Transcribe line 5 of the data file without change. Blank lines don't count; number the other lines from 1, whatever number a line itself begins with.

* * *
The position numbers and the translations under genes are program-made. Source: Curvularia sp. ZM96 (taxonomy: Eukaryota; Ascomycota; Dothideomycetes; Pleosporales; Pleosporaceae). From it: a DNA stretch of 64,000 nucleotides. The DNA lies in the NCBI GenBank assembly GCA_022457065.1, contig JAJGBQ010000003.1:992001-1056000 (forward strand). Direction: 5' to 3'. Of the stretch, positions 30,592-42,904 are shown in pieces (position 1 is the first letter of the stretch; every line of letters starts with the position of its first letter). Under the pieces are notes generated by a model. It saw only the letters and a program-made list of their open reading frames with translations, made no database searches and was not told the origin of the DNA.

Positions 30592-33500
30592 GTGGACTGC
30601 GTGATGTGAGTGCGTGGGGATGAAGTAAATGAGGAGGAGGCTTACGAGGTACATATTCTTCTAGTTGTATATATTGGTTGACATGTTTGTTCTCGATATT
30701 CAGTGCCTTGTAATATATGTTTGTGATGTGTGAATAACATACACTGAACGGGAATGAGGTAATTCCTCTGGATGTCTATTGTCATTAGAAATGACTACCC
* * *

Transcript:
30701 CAGTGCCTTGTAATATATGTTTGTGATGTGTGAATAACATACACTGAACGGGAATGAGGTAATTCCTCTGGATGTCTATTGTCATTAGAAATGACTACCC